journal = "Journal of Steroid Biochemistry and Molecular Biology",
issn = "0960-0760",
publisher = "Elsevier Limited",
number = "1-2",

}

Despite mandatory fortification of staple foods, vitamin D intakes of Canadian children and adults are inadequate. / Vatanparast, Hassanali; Calvo, Mona S.; Green, Tim; Whiting, Susan J.

In: Journal of Steroid Biochemistry and Molecular Biology, Vol. 121, No. 1-2, 07.2010, p. 301-303.

Research output: Contribution to journalArticle

TY - JOUR

T1 - Despite mandatory fortification of staple foods, vitamin D intakes of Canadian children and adults are inadequate

AU - Vatanparast, Hassanali

AU - Calvo, Mona S.

AU - Green, Tim

AU - Whiting, Susan J.

PY - 2010/7

Y1 - 2010/7

N2 - Vitamin D is largely obtained through sun-induced skin synthesis and less from dietary sources, but during Canadian winters, skin synthesis is non-existent. The objective of this study was to estimate vitamin D intakes in Canadians from food sources. Data used in this study included food intakes of Canadians reported in the 2004 Canadian Community Health Survey Cycle 2.2 (CCHS 2.2), a nationally representative sample of 34,789 persons over the age of 1 year. The mean ± SD dietary intake of vitamin D from food of Canadians was 5.8 ± 0.1 μg/day, with males 9-18 years having the highest mean intakes (7.5 ± 0.2 μg/day) and females 51-70 years having the lowest intakes (5.2 ± 0.3 μg/day). Males in all age groups had higher intakes than females and White Canadians had higher vitamin D intakes than Non-Whites in most age sex groups. Milk products contributed 49% of dietary vitamin D followed by meat and meat-alternatives (31.1%). The majority of Canadians consume less than current recommended intake of vitamin D from food. Consideration should be given to strategies to improve vitamin D intake of Canadians by increasing both the amount of vitamin D added to foods and range of foods eligible for fortification.

AB - Vitamin D is largely obtained through sun-induced skin synthesis and less from dietary sources, but during Canadian winters, skin synthesis is non-existent. The objective of this study was to estimate vitamin D intakes in Canadians from food sources. Data used in this study included food intakes of Canadians reported in the 2004 Canadian Community Health Survey Cycle 2.2 (CCHS 2.2), a nationally representative sample of 34,789 persons over the age of 1 year. The mean ± SD dietary intake of vitamin D from food of Canadians was 5.8 ± 0.1 μg/day, with males 9-18 years having the highest mean intakes (7.5 ± 0.2 μg/day) and females 51-70 years having the lowest intakes (5.2 ± 0.3 μg/day). Males in all age groups had higher intakes than females and White Canadians had higher vitamin D intakes than Non-Whites in most age sex groups. Milk products contributed 49% of dietary vitamin D followed by meat and meat-alternatives (31.1%). The majority of Canadians consume less than current recommended intake of vitamin D from food. Consideration should be given to strategies to improve vitamin D intake of Canadians by increasing both the amount of vitamin D added to foods and range of foods eligible for fortification.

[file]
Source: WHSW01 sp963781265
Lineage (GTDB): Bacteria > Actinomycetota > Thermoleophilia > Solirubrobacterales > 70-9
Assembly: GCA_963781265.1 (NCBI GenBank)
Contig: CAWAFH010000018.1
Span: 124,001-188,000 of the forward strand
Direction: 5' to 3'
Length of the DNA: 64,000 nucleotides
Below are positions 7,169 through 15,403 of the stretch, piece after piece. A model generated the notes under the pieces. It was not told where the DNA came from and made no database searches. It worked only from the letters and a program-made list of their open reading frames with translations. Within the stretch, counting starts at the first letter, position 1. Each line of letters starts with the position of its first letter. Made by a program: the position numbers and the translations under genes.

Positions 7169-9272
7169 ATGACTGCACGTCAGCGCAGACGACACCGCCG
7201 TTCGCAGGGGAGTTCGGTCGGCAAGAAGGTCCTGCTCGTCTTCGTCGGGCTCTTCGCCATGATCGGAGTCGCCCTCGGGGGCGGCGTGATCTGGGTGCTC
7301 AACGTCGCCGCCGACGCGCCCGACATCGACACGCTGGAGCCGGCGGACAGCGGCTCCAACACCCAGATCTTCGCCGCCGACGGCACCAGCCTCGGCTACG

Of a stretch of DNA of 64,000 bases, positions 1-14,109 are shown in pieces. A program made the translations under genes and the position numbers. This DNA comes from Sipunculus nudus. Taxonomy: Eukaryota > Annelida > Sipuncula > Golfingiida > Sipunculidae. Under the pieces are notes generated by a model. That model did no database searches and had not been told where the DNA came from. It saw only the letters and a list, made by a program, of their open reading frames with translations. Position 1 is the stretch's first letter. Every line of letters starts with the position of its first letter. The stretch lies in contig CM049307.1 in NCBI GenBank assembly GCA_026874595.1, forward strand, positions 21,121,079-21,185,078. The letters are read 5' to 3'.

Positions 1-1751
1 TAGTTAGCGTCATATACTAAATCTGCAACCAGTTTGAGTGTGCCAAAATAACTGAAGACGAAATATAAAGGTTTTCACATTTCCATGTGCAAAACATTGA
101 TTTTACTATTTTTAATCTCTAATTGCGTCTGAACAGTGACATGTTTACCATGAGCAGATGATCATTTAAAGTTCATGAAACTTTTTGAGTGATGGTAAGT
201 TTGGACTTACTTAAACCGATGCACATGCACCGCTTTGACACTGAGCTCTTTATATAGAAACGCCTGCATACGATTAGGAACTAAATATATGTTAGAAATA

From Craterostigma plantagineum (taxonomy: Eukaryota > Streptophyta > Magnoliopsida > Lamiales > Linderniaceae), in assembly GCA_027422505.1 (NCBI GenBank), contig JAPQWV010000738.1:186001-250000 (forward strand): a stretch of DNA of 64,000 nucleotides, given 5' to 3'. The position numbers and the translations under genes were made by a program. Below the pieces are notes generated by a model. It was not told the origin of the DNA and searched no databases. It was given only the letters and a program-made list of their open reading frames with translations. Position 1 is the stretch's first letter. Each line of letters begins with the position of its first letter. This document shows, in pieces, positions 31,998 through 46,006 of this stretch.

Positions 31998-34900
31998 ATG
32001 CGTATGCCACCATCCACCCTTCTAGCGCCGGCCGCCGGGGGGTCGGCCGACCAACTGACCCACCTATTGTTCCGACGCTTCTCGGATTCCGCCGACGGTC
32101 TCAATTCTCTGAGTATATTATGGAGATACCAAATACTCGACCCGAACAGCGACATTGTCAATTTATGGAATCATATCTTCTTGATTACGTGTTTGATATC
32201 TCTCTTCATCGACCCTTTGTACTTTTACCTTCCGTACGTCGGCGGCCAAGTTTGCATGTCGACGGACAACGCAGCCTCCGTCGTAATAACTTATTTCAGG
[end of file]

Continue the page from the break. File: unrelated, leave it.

KW - Canada

KW - Dietary intake

KW - Food sources

KW - Vitamin D

UR - http://www.scopus.com/inward/record.url?scp=77954376947&partnerID=8YFLogxK

U2 - 10.1016/j.jsbmb.2010.03.079

DO - 10.1016/j.jsbmb.2010.03.079

M3 - Article

VL - 121

SP - 301

EP - 303

JO - Journal of Steroid Biochemistry and Molecular Biology

T2 - Journal of Steroid Biochemistry and Molecular Biology

JF - Journal of Steroid Biochemistry and Molecular Biology

SN - 0960-0760

IS - 1-2

ER -